New Jersey disability lawyers answer questions about consultative examinations
Many New Jersey disability applicants are asked to undergo consultative medical and psychological examinations. Here from the New Jersey disability lawyers at Zager & Fuchs are answers to some of the questions that applicants for New Jersey disability benefits most often ask about consultative examinations.
What is a consultative examination?
A consultative examination is a physical or mental examination that the Social Security Administration arranges for claimants when it needs to gather more medical evidence to make a disability determination. At the pre-hearing level, it will be arranged by the disability examiner who is handling your claim at the state disability determination services. At the hearing level, the administrative law judge who is assigned to your case may determine that an exam is necessary. He or she will then have the state agency arrange it.
Why does the Social Security Administration need me to have a consultative examination?
The Social Security Administration needs medical evidence to determine whether you are disabled. After you apply for New Jersey disability benefits, the Social Security Administration will contact your treating doctors and hospitals and request copies of your medical records and it will ask your doctors to complete questionnaires to gather the necessary information. Sometimes, the Social Security Administration is unable to gather enough information because, for example:
- You have not been treated by a doctor at all or for the condition that is causing your impairment.
- You have a doctor, but you have not told him or her about all your symptoms and limitations.
- Your doctor has failed or refused to send your medical records to the Social Security Administration.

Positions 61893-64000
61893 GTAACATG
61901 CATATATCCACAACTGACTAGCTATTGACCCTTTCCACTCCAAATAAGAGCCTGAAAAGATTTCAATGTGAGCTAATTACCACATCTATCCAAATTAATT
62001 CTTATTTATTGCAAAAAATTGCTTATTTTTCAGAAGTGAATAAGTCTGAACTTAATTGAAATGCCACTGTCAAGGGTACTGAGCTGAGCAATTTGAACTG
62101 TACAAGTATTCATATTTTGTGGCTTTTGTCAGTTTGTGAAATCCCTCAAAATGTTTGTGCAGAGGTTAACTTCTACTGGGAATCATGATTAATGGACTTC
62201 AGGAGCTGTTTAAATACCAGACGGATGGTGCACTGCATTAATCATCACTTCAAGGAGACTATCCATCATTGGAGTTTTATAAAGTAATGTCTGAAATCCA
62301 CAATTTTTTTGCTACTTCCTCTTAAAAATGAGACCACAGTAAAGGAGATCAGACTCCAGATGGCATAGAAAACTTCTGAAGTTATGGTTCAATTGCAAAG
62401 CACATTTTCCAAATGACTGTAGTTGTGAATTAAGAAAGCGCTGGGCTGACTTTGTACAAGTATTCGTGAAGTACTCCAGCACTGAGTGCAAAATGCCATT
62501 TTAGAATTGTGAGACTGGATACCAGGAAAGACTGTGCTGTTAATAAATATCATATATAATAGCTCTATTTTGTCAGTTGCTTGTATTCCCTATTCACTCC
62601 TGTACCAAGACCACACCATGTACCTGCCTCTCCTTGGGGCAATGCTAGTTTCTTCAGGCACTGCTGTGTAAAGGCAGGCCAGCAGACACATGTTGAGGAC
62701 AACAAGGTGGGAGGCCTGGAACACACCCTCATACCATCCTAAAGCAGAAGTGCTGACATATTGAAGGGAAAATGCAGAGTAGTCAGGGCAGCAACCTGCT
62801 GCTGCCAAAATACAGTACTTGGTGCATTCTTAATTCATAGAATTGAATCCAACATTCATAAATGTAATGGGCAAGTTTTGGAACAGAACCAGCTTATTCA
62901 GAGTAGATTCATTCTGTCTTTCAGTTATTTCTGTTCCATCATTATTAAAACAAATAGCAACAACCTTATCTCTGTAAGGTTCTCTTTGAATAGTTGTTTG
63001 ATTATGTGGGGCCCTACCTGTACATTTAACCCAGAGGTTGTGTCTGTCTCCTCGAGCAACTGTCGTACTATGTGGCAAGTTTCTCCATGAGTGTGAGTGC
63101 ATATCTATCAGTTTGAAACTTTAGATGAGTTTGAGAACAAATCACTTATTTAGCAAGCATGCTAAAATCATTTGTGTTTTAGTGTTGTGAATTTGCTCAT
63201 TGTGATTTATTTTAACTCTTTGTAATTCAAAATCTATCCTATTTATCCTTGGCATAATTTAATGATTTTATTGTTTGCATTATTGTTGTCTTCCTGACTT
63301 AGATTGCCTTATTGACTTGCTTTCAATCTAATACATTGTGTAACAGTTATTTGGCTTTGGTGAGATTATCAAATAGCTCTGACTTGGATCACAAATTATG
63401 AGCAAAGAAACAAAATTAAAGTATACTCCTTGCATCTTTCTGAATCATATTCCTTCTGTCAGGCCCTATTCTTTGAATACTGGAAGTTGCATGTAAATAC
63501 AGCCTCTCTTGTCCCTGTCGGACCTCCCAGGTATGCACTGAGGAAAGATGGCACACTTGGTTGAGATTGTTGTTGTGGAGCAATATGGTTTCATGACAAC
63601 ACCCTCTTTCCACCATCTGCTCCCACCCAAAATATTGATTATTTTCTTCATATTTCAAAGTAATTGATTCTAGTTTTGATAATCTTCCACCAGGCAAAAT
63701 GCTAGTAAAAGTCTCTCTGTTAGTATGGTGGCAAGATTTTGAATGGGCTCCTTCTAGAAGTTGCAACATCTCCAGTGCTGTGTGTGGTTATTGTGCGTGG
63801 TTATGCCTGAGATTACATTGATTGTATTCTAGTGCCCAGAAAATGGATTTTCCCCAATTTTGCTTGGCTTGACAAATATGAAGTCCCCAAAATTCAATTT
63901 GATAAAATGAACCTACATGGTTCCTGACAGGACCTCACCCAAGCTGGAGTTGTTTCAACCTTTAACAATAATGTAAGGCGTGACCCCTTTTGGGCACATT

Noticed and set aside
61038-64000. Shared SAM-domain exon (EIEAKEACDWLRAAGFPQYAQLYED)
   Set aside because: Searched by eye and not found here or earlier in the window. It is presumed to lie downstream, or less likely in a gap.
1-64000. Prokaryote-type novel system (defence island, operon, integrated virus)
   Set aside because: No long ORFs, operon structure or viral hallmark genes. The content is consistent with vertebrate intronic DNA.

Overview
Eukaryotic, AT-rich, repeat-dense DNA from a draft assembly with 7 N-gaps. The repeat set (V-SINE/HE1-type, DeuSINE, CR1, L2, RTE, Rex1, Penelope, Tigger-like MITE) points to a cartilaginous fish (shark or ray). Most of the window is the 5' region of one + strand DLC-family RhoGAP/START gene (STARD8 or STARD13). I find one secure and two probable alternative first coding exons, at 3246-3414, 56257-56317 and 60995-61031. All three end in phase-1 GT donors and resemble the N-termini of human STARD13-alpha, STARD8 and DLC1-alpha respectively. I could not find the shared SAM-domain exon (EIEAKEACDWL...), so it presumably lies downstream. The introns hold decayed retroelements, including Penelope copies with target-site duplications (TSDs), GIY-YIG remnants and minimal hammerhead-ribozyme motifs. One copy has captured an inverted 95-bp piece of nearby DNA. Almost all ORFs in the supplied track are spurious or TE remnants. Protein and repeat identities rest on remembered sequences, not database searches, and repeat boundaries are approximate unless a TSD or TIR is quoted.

- Your medical records from your treating doctor are too old, illegible, or don’t contain the information or specific test results that the Social Security Administration needs to determine whether you are disabled.
- Your medical records contain conflicting information.
- Your doctor is not a specialist in the area in which you are having problems and the Social Security Administration needs an expert opinion.
In these cases, the Social Security Administration will arrange for you to have a consultative examination so it can obtain the needed medical evidence.
Who will perform my New Jersey consultative examination?
The Social Security Administration contracts with independent doctors and psychologists in private practice to conduct consultative examinations and provide reports. The Social Security Administration will arrange for you to be examined by a practitioner with the appropriate skills and credentials. Generally, the Social Security Administration will try to arrange for you to be examined at a convenient location near where you live. But some claimants may have to travel a good distance to reach a specialist with the appropriate credentials to evaluate them.
Can my own doctor perform my examination?
Your own doctor may be able to perform your consultative examination if he or she has the appropriate skills and credentials and agrees to do it. For example, if you have congestive heart failure and your doctor is a cardiologist, the Social Security Administration may permit your doctor to perform your exam. In fact, Social Security regulations say that a consultative examination by your treating doctor is preferred.
What should I do if I want my doctor to perform my exam?
If you want your own doctor to perform your consultative examination, you will need to get the approval of the Social Security Administration (i.e., the disability examiner who is handling your claim or administrative law judge). Your doctor will also need to agree. Your New Jersey disability lawyer can help with these arrangements if you are represented. You should know that treating doctors are often reluctant to perform consultative examinations on their patients. Sometimes they are unwilling to accept the relatively small fee that the Social Security Administration will pay. More often, a treating doctor will decline out of concern for preserving the doctor-patient relationship. The doctor will be concerned that the claimant will blame him or her if the claimant is not awarded New Jersey disability benefits.